These are the questions that should be discussed instead of simply claiming moral high-ground a priori and then shaming our opponents for not doing so also. The resulting lack of trust has left us ramming legislation down each other’s throats to the beat of partisan power cycles, always pushing for as much as possible so that as much as possible remains after the other side gets its shot at claw-backs.

Remember, Galileo, “the father of modern science”, wasn’t imprisoned for simply advocating that the earth revolves around the sun, which was counter to Catholic teaching at the time. It was because the book he wrote on the subject used slanted language that offended the Pope, who quickly banned the book and put Galileo under house arrest. Only 400 years later did the Church finally admit fault. How much sooner could this have been resolved had Galileo been more tactful, even though he was right?

Likewise, if we drop contentious rhetoric and meme warfare from our abortion debate and adopt an atmosphere of trust via “steel man” argumentation, perhaps we could soon be in a state similar to Western Europe…where people aren’t screaming at each other about abortion nearly as much.

1. Even using the term “pro-life” (instead of “anti-abortion”) can be seen as political and triggering. We’ll get to this in detail.

2. Data Notes.
This is a visualization and is not meant to present scientific fact. As Henry Clay said, “Statistics are no substitute for judgment”.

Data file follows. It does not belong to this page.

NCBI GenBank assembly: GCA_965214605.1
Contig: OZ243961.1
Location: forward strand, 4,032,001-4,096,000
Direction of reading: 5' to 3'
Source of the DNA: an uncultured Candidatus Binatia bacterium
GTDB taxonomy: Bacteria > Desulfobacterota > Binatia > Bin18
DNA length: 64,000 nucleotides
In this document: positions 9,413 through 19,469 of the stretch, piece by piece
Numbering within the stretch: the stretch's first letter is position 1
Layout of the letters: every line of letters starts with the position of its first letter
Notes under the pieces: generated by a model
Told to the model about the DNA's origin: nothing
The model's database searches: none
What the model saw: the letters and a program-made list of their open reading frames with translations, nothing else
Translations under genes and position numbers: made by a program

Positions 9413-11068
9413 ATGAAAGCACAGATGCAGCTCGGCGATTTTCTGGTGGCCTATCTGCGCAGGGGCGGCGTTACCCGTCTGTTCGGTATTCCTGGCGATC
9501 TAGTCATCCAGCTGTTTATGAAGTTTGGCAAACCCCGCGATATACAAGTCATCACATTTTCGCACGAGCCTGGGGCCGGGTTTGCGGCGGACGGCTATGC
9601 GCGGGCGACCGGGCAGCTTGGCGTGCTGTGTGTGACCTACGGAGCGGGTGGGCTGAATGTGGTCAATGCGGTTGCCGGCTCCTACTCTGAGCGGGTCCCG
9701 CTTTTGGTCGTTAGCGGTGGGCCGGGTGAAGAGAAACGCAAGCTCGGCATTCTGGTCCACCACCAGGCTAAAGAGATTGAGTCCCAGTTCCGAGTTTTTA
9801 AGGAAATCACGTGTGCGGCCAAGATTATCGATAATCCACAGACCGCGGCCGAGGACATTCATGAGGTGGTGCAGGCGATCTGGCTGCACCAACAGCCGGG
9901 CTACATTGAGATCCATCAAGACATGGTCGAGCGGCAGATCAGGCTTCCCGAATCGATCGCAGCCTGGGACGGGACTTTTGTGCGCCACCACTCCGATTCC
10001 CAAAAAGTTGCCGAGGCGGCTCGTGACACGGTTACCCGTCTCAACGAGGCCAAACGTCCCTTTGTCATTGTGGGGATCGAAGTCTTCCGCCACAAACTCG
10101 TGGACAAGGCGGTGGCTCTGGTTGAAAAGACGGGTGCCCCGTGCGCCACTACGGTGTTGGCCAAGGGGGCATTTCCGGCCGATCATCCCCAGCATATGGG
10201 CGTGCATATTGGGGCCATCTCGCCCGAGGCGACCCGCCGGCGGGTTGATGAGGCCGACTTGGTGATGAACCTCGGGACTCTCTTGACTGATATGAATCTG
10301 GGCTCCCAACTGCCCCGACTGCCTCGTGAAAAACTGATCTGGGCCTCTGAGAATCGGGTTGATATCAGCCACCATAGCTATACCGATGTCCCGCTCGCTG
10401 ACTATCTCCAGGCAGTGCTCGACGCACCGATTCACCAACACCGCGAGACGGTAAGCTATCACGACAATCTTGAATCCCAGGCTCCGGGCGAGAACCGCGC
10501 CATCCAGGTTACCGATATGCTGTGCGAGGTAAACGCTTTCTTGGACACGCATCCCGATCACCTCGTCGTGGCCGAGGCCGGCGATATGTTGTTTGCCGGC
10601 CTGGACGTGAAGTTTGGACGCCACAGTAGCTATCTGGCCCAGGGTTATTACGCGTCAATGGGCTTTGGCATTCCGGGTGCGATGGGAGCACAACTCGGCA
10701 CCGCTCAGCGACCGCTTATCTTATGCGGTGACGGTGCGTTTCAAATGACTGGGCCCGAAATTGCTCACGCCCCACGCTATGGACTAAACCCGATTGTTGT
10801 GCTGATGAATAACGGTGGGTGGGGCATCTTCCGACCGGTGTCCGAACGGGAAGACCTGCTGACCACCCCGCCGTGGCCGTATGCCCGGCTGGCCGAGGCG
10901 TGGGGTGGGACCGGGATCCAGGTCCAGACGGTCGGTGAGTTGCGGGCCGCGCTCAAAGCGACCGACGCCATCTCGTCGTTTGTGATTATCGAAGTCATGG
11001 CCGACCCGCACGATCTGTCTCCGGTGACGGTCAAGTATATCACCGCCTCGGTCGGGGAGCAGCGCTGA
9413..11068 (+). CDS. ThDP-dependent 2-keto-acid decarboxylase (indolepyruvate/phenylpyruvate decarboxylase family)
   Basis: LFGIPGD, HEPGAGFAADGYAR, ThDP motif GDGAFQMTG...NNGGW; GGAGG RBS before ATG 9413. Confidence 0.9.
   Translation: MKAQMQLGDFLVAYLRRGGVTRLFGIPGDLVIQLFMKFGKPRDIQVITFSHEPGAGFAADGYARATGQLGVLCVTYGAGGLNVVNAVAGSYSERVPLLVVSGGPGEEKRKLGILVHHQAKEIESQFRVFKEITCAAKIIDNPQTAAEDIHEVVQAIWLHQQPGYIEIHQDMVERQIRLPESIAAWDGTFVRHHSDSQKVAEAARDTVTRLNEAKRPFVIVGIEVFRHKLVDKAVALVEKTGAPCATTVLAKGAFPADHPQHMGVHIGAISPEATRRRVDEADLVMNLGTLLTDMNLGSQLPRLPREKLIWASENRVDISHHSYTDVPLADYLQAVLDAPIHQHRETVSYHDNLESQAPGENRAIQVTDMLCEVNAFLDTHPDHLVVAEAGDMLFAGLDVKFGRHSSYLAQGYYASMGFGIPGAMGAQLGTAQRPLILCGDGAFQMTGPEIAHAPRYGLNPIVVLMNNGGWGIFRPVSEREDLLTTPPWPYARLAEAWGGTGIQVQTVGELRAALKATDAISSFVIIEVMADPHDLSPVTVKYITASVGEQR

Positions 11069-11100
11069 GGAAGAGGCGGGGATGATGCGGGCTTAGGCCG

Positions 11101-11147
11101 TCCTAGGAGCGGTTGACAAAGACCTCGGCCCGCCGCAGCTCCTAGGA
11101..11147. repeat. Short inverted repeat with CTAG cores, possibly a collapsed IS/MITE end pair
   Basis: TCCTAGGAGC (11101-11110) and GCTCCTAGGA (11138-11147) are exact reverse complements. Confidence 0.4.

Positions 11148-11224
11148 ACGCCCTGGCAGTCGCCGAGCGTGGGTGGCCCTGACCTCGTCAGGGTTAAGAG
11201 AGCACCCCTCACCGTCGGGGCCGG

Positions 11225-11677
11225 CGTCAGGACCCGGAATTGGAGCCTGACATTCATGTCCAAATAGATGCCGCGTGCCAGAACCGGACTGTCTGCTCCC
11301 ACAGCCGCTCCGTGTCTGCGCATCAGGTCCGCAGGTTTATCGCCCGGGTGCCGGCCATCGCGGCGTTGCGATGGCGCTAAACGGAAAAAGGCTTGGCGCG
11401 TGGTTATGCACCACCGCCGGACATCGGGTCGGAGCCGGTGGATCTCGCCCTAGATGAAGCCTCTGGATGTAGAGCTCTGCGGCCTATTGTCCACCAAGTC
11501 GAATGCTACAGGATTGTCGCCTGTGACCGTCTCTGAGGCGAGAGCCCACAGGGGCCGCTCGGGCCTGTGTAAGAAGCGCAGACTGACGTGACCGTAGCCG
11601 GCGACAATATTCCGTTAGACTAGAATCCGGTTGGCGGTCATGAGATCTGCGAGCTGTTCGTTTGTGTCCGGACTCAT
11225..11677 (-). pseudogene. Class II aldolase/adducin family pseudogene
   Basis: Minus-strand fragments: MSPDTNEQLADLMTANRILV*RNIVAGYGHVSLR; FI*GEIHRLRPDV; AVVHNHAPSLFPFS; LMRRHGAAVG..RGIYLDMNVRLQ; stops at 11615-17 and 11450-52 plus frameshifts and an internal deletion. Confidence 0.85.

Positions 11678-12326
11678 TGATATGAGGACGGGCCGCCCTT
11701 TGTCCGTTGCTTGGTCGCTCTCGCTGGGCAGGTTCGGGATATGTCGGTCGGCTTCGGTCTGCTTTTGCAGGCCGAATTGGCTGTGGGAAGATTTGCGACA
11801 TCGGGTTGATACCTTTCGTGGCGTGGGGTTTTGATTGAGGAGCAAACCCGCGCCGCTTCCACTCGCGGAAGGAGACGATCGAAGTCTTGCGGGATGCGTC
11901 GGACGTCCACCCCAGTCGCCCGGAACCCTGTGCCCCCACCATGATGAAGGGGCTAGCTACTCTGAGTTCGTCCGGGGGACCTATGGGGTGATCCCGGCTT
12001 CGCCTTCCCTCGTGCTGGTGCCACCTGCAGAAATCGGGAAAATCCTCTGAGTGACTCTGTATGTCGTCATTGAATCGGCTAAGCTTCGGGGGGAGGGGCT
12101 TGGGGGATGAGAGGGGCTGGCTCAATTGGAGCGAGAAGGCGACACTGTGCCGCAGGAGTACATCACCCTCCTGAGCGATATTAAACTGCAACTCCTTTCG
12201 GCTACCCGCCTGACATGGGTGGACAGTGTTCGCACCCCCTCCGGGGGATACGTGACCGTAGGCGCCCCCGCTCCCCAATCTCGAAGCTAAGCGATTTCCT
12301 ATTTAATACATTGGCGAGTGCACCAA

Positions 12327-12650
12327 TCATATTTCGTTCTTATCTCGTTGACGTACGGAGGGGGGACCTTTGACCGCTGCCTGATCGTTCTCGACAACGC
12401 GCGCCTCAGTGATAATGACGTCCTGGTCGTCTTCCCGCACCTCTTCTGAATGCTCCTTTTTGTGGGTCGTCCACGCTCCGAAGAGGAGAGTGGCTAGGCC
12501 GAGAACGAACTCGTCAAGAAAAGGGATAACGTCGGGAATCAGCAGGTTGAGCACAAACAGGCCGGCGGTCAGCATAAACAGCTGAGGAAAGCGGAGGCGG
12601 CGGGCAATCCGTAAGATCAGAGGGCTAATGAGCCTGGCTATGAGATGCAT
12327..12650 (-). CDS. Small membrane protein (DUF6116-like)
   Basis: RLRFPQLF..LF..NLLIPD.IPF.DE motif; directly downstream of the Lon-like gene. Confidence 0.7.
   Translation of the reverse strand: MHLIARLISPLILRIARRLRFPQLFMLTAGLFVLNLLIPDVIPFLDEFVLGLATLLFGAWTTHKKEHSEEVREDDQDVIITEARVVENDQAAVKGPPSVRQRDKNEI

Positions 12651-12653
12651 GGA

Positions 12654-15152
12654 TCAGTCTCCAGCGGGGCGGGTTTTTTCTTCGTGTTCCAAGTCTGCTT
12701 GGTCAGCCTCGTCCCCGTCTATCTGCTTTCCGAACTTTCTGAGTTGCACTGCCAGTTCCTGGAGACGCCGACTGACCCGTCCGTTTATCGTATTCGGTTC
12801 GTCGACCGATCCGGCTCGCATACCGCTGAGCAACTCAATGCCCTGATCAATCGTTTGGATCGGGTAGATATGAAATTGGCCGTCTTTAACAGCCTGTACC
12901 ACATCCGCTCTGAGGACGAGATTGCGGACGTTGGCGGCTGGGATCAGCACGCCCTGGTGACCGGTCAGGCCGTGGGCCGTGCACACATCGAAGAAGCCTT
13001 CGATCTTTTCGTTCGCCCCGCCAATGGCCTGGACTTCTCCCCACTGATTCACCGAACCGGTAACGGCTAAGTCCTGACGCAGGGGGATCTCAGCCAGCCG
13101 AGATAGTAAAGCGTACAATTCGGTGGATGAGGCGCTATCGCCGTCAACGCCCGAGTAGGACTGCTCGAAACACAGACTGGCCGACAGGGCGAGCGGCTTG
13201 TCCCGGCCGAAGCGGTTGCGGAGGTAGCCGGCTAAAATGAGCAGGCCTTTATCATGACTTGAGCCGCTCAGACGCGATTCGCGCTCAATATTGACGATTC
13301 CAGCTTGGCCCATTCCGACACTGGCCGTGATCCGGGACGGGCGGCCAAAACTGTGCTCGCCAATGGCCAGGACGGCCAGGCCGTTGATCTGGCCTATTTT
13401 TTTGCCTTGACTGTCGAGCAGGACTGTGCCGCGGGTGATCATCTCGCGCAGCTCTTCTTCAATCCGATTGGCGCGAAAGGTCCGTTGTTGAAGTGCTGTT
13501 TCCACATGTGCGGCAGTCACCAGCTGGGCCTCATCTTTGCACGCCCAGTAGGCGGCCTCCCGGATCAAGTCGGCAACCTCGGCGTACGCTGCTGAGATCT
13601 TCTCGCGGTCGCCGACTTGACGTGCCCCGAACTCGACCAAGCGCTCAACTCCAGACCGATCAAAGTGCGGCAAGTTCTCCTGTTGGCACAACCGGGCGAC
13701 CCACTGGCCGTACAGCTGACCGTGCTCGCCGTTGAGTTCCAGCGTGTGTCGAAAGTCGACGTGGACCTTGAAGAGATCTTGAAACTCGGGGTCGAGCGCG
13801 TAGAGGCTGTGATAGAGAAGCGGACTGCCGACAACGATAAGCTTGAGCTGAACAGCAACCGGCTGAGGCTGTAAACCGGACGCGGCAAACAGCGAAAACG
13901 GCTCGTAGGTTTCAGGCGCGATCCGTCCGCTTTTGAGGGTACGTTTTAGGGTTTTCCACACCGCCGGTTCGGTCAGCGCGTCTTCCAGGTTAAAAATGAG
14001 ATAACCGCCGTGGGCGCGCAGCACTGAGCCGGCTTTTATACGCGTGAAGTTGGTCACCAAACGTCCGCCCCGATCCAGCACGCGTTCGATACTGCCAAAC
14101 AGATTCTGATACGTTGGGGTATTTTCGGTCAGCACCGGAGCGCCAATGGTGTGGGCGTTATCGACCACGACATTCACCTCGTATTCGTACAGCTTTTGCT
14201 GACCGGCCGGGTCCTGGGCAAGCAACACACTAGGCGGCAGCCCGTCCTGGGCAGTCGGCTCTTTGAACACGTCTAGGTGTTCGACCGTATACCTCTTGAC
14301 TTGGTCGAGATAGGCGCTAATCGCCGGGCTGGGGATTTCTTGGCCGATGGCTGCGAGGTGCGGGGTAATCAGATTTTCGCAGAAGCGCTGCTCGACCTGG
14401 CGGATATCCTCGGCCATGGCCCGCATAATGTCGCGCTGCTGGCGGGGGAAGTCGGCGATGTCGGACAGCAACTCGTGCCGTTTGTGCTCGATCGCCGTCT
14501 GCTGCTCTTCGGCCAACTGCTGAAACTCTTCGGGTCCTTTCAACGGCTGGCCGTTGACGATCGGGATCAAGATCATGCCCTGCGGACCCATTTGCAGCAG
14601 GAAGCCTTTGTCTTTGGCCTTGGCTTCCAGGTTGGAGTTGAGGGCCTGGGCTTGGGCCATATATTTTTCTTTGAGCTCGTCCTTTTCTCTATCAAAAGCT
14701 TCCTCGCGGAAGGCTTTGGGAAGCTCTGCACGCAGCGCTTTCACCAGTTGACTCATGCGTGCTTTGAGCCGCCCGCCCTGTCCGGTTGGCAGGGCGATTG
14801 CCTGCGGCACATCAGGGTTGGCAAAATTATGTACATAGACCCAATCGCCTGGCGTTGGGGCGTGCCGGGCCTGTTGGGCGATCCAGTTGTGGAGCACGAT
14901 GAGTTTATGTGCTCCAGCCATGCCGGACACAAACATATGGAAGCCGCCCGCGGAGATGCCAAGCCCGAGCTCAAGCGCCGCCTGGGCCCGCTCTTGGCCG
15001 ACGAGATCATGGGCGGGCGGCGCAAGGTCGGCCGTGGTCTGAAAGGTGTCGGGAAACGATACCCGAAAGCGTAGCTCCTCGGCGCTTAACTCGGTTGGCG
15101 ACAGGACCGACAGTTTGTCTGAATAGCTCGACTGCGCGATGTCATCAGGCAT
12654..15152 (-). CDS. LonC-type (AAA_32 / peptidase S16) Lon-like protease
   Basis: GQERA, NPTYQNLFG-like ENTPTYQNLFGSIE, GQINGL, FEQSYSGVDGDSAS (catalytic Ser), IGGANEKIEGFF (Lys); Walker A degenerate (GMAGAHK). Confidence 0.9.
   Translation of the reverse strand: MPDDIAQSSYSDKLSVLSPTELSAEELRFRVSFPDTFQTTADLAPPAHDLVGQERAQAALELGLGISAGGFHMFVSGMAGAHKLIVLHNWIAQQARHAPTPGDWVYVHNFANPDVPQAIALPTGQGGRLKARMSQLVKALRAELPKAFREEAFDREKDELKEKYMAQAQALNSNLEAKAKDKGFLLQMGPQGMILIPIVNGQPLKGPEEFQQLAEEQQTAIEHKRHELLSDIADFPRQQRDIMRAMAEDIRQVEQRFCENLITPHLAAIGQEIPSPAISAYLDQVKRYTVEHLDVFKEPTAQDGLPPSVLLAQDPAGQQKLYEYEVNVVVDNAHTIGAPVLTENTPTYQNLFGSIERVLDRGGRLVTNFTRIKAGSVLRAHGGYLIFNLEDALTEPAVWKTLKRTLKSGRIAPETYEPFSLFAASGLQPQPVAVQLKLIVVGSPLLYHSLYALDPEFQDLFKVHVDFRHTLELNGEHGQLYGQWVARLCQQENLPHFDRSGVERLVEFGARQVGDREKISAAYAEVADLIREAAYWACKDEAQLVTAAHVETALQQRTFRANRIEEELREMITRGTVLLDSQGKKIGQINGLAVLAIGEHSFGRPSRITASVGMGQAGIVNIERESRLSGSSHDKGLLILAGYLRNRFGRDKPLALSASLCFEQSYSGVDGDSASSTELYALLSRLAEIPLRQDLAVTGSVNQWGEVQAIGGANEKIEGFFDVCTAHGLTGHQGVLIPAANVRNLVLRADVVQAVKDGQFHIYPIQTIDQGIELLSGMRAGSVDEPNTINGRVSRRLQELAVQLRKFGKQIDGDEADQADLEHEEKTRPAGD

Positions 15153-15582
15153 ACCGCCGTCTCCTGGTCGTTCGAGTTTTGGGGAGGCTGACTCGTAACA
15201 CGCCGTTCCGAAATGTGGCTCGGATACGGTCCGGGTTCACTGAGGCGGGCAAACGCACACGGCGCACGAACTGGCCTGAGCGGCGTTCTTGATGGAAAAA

Data was sourced from ProQuest (via the New York Public Library) by doing a keyword search on US-based news articles that contained the word “abortion” at least twice, to filter out those that reference abortion only in passing (e.g. celebrity gossip). Some publications (e.g. Fox News, HuffPost) either are not in the ProQuest database or don’t provide access to full article text, so they aren’t represented in this dataset. I merged certain closely related publications under one label, e.g. New York Times and New York Times Magazine. Partisan terms were searched for using regular expressions, so "pro life" and "Pro-life", etc. are all matched. Source code is available on Github.

There are of course some cases where the usage of these slant terms does not reflect the author’s bias, for example when the author quotes someone else or when referenced organization names include slant terms (e.g. The National Right to Life Committee). This is a limitation of this type of analysis, but not, I think, a fatal one, as even these references still in some way present the rhetoric of the other side.

3. Though it is true Planned Parenthood founder Margaret Sanger supported eugenics, the vast majority of pro-choice advocates today most-likely would be strongly opposed to such ideas.

4. The pro-life camp often asserts there are a myriad of health risks that come with abortion, especially mental health risks, though there is little-to-no evidence to support this.

5. Fact check: the procedure for late-term abortion (dilation and extraction) does not actually involve cutting the women open, but it does involve puncturing the fetal head “using scissors or another sharp instrument”.

6. In fact, "Some prominent theologians, such as John Chrysostom and Thomas Sanchez, believed that post-quickening [late term] abortion was less sinful than deliberate contraception."